Ten students protesting UC co-management of nuclear weapons labs were detained by law enforcement yesterday at a UC Board of Regents meeting in San Francisco after refusing to disperse.

Three students from UCSB, Carleigh O’Donnell, Cricket Clark and Adrian Drummond-Cole, were detained along with the other UC students after failing to obey orders from UCSF Police, said Clark, a fourth-year Spanish major. A 70-strong protesting body erupted in unified cries to the UC Regents inside their scheduled meeting, urging them to address the issue of UC involvement with the Lawrence Livermore and Los Alamos National Laboratories.

The scene unfolded with student activists singing “Give Peace a Chance” as law enforcement arrived on the scene. Although many of the protesters agreed to leave, the disruption forced UC Board of Regents members to leave the room until the 13 remaining strikers, sitting with linked arms on the floor, were apprehended by law enforcement.

Harrington said 10 students and three other protest affiliates that chose not to leave to room were detained and were cited for trespassing and failure to disperse.

According to the meeting’s agenda, the Regents were scheduled to discuss several matters involving the nuclear labs during an open session, including the activities of Lawrence Livermore and Los Alamos National Laboratories and the National Nuclear Security Administration’s vision for the Nuclear Weapons Complex of 2030 – a plan that restructures the facilities’ sizes. Due to the protesters’ disruption, the Regents had to retreat to a closed session, said UC Office of the President representative Chris Harrington.

Earlier this year, Lawrence Livermore won a design contest for the Reliable Replacement Warhead, a component of the Nuclear Weapons Complex of 2030. The plan, according to the NNSA website, is to build a smaller and safer nuclear weapons stockpile. The protesters say this pending program violates a provision of the 1970 Nuclear Nonproliferation Treaty, which calls for the eventual disarmament of single nations.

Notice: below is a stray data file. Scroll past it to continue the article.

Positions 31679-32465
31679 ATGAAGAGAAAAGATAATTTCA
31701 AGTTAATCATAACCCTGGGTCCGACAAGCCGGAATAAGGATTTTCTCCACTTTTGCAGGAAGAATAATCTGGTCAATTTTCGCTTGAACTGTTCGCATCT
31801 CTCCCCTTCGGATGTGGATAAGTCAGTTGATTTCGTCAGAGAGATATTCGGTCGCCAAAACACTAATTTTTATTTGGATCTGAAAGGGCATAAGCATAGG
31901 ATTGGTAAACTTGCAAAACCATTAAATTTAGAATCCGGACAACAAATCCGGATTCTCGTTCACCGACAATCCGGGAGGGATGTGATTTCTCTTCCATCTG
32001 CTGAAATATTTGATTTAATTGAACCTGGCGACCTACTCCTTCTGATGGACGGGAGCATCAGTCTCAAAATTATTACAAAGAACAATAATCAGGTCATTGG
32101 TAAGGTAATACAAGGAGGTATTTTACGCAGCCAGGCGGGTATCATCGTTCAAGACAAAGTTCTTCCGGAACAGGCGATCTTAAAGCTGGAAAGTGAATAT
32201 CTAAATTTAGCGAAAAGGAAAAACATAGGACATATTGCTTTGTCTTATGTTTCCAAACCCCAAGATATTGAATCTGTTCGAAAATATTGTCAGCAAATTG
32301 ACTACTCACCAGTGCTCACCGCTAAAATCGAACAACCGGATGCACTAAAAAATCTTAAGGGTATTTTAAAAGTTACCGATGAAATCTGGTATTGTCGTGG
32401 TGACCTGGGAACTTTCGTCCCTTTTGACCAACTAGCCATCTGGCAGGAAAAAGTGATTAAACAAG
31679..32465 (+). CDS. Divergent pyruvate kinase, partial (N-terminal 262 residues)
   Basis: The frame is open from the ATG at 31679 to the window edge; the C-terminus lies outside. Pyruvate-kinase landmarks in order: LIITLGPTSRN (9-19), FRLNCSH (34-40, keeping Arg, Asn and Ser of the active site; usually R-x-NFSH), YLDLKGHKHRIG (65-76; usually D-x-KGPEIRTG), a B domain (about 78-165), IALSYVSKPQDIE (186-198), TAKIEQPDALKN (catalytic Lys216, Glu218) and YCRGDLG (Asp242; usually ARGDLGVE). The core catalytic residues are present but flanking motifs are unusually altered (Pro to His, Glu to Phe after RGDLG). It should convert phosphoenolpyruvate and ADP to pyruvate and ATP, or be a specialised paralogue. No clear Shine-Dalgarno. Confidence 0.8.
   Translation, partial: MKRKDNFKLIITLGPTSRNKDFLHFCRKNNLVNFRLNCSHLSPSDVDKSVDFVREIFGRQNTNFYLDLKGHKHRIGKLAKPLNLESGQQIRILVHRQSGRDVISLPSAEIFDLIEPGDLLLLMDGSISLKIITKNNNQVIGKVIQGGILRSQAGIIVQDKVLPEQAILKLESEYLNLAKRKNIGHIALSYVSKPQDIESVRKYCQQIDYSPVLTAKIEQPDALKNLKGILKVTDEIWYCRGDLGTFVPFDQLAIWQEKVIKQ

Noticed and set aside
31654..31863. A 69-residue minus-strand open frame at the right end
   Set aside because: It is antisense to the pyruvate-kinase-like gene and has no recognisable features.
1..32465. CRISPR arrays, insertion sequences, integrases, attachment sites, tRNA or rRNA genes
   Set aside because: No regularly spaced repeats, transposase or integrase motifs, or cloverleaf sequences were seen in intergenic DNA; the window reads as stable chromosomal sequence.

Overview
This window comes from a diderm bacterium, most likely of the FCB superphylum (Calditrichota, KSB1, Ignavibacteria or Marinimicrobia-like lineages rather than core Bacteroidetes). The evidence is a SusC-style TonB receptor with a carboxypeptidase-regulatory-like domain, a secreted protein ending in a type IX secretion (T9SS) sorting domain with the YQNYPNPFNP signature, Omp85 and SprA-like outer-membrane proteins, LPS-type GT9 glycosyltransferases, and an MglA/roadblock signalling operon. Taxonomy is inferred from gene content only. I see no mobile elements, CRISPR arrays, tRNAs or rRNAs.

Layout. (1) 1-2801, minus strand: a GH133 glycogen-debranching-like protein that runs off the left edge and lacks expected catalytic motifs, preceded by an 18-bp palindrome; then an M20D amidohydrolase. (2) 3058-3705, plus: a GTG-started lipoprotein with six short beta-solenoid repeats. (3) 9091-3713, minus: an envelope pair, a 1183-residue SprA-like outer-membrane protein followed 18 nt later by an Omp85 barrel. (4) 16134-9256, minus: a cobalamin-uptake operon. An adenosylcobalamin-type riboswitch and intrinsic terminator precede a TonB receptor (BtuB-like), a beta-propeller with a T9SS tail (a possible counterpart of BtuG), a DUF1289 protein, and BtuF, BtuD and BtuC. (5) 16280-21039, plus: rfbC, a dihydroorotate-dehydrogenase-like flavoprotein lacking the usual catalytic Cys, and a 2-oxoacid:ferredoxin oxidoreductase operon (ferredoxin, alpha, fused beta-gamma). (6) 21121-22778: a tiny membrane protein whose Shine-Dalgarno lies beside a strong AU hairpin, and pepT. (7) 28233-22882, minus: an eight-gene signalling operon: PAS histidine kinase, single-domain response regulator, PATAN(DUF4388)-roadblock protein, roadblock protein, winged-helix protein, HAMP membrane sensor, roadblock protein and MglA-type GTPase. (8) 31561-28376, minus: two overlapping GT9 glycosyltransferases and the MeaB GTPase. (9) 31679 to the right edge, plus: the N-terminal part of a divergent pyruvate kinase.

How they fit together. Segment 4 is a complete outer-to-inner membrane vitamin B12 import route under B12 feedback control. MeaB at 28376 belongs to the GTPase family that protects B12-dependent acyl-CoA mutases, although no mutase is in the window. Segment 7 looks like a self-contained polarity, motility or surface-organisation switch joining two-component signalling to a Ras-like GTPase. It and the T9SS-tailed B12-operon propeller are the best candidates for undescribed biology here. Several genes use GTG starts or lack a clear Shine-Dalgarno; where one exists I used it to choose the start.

The meeting held at the UCSF campus in the Mission Bay Conference Center marks the ninth day of the UCSB grassroots hunger strike in which a total of 15 UCSB students – of 44 students systemwide – opted to stop eating solid foods. One hunger striker from UCSB became ill from the liquid diet and went to the hospital last weekend.

Harrington said the UC encourages discussion on the topic of nuclear weapons production; however, the University is displeased with the methodology of the hunger strike participants.

“We welcome the dialogue between students and administration members on this issue,” Harrington said. “However, a hunger strike is not a healthy or viable way to address these issues.”

Although many hunger strikers decided to end their nine days without food yesterday evening, a few will continue despite their efforts at the UC Regents Meeting.

UCSB activist Cricket Clark said the presence of the strikers at the Regents’ meeting marks the start of a great effort to end UC involvement in nuclear weapons production.

“Although the Regents told us we should speak where our opinions could really make a difference, they do not realize how much power they have in their positions,” Clark said. “I’ve grown as an individual from being around these other activists and I think that this is just the beginning of a long struggle.”

The last day of the Regents’ meeting began with a public comment period, during which 20 protesters were allowed to speak. The UC Regents purposely extended the public comment section of their agenda due to the anticipated arrival of the protesters.

After the public comments, some 80 rally participants, mostly students from UCSB, UC Berkeley, UC Santa Cruz and UCLA, gathered outside of the Mission Bay Center and planned for a second entry into the meeting. It was during their second entry that the protesters were detained by law enforcement.

Commenting on her experience with the UCSF Police Dept., Clark said the group’s nonviolent display was met with animosity by law enforcement.

“We were sitting on the floor with linked arms as the police came into the room,” Clark said. “They asked us to disperse and when we refused, they [proceeded to] twist our arms behind our backs and press down on pressure points on our heads to keep us from struggling.”